​​​Watch for possible signs of recurrence

If you have any of the signs or symptoms listed below, and they last for at least 2 weeks, tell your oncologist (cancer doctor) right away. If you are no longer seeing your oncologist, tell your family doctor right away and explain that you were told by your oncologist to watch for certain signs and report right away if they last more than 2 weeks.


  1. Vaginal & abdominal changes
    • Any vaginal staining / bleeding / discharge
    • Bloated belly
    • New abdominal or pelvic pain
  2. Bowel & urinary changes
    • Change in bowel habits [i.e. blood in stool (red or black), constipation, pain during bowel movement, thin pencil-like stools, can’t control bowel movement]
    • Change in urinary habits (i.e. blood in urine, urinating often, can’t control urination, pain with urination)
  3. Changes in you
    • Loss of appetite (don’t feel like eating)
    • Unplanned weight loss (weight loss not from a diet or attempt to lose weight)
    • Fatigue (feeling very tired)

Track your symptoms

You can keep a journal to help you track how long a symptom is lasting. Track:

  • When you first noticed the symptom
  • What the symptom is
  • Is it getting worse, better or staying the same
  • Does anything make it worse or better
  • Note if it wakes you from sleep
  • Did you take medicine to help
  • Did you seek medical help (doctor, emergency room, etc.)


Prepare for your follow-up appointments

To get the most out of your follow-up appointments consider the tips below:

  1. Bring someone with you to your appointments. It is always helpful to have support, and he or she can serve as a second set of ears. He or she may also be able to think of questions to ask your doctor or nurse, or remember details about your symptoms you may have forgotten. Feel free to record your conversation so you can replay it later.
  2. Prepare a list of questions in advance. This way, you won’t forget to ask about something that is important to you. Be sure to write down anything that you are concerned about whether it is pain, depression or anxiety, or changes in your eating or sleep patterns. Make your questions specific and brief to make the most of the time you have. Once you are at your appointment, ask the most important questions first.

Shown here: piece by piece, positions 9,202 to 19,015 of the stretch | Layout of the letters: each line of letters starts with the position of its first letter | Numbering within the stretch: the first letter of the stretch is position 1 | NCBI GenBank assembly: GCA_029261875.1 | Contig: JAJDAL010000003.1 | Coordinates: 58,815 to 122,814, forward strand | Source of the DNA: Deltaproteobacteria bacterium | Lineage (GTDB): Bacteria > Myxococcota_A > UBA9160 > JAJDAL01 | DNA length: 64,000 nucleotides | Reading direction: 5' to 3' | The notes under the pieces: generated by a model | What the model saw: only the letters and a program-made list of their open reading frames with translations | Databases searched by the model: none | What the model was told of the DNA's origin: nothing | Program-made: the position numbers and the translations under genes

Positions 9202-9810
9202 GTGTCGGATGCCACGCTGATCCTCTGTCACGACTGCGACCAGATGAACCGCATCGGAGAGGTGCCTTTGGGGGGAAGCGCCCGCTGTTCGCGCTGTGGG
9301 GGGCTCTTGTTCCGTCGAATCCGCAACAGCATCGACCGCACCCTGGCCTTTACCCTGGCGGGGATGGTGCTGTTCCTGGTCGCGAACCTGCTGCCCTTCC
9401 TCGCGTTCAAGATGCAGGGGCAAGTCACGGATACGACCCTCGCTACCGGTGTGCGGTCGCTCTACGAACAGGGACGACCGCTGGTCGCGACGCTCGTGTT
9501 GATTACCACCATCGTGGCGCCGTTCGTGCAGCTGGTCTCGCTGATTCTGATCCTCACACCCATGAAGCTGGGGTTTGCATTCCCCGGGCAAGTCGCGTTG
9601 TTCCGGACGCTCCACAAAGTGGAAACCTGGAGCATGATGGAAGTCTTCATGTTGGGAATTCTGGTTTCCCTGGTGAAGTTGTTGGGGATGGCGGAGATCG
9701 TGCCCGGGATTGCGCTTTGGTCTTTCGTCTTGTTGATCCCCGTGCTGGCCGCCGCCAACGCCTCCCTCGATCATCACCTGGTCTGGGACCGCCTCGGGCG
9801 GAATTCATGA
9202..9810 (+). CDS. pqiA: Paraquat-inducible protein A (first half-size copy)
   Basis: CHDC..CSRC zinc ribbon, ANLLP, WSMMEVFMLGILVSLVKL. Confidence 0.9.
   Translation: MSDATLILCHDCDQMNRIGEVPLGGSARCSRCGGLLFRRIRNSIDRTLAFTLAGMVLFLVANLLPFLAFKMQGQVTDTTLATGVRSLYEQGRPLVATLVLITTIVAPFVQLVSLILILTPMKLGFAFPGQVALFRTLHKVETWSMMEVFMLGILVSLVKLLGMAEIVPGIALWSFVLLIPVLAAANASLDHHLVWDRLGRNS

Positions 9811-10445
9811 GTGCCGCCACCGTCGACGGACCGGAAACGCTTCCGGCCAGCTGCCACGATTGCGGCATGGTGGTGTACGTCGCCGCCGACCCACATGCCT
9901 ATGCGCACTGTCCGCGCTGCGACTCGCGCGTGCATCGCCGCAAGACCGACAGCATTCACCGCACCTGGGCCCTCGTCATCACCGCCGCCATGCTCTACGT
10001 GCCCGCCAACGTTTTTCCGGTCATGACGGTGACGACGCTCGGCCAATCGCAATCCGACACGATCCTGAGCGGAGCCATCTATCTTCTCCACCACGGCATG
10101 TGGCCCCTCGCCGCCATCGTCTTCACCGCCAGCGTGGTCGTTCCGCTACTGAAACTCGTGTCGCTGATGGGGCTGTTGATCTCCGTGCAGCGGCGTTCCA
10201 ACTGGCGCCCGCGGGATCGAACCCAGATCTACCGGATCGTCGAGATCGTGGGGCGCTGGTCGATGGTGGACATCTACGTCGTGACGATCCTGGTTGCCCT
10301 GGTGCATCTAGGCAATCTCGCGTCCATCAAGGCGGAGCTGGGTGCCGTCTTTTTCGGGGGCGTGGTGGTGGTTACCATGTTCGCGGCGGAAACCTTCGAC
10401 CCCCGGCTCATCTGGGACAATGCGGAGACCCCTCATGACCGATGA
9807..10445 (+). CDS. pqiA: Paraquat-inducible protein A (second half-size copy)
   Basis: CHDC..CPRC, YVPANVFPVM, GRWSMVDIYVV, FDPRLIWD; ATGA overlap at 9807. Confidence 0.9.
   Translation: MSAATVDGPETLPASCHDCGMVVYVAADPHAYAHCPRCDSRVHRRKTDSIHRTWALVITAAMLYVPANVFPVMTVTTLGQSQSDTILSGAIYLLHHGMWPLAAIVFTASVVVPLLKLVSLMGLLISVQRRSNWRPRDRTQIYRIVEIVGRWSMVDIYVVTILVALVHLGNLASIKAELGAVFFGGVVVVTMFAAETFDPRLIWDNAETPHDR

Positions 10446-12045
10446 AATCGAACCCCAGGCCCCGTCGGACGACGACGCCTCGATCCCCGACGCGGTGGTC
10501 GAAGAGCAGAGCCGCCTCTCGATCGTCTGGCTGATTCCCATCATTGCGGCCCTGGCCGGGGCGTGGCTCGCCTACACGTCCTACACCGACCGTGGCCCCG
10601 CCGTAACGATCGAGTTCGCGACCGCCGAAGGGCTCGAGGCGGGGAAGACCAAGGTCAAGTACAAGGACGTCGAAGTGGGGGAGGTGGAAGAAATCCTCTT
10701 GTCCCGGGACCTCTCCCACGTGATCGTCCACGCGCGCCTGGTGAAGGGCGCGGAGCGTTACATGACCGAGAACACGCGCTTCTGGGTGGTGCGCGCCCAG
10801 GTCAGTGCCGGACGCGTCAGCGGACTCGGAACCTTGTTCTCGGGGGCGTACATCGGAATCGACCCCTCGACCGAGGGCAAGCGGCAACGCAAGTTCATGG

3. Write down your doctor’s answers. Taking notes will help you recall what your doctor or nurse said. It also allows you to go over the information later when you have more time to focus or do research.


Ensure your family doctor is monitoring your health

Your family doctor is an important part of monitoring your overall health. Tell your family doctor about your cancer, treatment and how you are feeling.

  • If you do not have a family doctor, get one. Call 1 800 445 1822 or visit theHealth Care Connect website [opens in new window].
  • Does your oncologist at Princess Margaret have your family doctor’s contact information? Call to make sure they do (416 946 2220), and check that the information on your file is up to date and correct. Your oncologist will need to send your health records to your family doctor.

Make appointments with your family doctor to perform routine medical tests as part of your regular check-ups and to screen for other possible illnesses (even other cancers). Some tests your family doctor will do as part of regular check-ups are: blood pressure and cholesterol checks, and diabetes blood sugar tests.

Note: Ensure you also discuss all of your other health problems such as blood pressure and diabetes management with your family doctor.


Last reviewed: 1/4/2018
Last modified: 11/1/2023 6:35 AM
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